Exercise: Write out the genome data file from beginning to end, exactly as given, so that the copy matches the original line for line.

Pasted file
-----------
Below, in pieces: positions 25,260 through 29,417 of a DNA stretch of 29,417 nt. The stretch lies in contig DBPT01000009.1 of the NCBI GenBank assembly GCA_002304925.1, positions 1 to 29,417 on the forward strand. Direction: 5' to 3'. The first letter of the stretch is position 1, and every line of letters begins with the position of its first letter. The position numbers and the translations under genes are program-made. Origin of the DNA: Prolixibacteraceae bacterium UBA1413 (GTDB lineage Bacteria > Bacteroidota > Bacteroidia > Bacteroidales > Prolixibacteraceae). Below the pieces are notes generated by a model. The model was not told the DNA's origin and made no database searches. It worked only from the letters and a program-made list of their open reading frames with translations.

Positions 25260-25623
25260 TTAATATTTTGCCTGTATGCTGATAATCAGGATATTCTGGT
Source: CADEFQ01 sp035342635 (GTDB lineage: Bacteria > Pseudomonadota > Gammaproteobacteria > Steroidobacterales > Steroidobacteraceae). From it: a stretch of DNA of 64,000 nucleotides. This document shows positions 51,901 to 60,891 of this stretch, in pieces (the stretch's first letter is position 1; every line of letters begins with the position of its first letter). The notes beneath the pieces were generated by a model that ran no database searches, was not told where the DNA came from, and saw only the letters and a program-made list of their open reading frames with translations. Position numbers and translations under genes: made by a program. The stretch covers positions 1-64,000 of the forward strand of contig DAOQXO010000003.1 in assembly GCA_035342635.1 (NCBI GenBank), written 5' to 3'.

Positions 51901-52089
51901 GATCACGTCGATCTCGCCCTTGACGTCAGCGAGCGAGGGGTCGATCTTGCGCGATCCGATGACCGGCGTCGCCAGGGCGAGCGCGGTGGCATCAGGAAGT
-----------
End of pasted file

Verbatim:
Below, in pieces: positions 25,260 through 29,417 of a DNA stretch of 29,417 nt. The stretch lies in contig DBPT01000009.1 of the NCBI GenBank assembly GCA_002304925.1, positions 1 to 29,417 on the forward strand. Direction: 5' to 3'. The first letter of the stretch is position 1, and every line of letters begins with the position of its first letter. The position numbers and the translations under genes are program-made. Origin of the DNA: Prolixibacteraceae bacterium UBA1413 (GTDB lineage Bacteria > Bacteroidota > Bacteroidia > Bacteroidales > Prolixibacteraceae). Below the pieces are notes generated by a model. The model was not told the DNA's origin and made no database searches. It worked only from the letters and a program-made list of their open reading frames with translations.

Positions 25260-25623
25260 TTAATATTTTGCCTGTATGCTGATAATCAGGATATTCTGGT
Source: CADEFQ01 sp035342635 (GTDB lineage: Bacteria > Pseudomonadota > Gammaproteobacteria > Steroidobacterales > Steroidobacteraceae). From it: a stretch of DNA of 64,000 nucleotides. This document shows positions 51,901 to 60,891 of this stretch, in pieces (the stretch's first letter is position 1; every line of letters begins with the position of its first letter). The notes beneath the pieces were generated by a model that ran no database searches, was not told where the DNA came from, and saw only the letters and a program-made list of their open reading frames with translations. Position numbers and translations under genes: made by a program. The stretch covers positions 1-64,000 of the forward strand of contig DAOQXO010000003.1 in assembly GCA_035342635.1 (NCBI GenBank), written 5' to 3'.

Positions 51901-52089
51901 GATCACGTCGATCTCGCCCTTGACGTCAGCGAGCGAGGGGTCGATCTTGCGCGATCCGATGACCGGCGTCGCCAGGGCGAGCGCGGTGGCATCAGGAAGT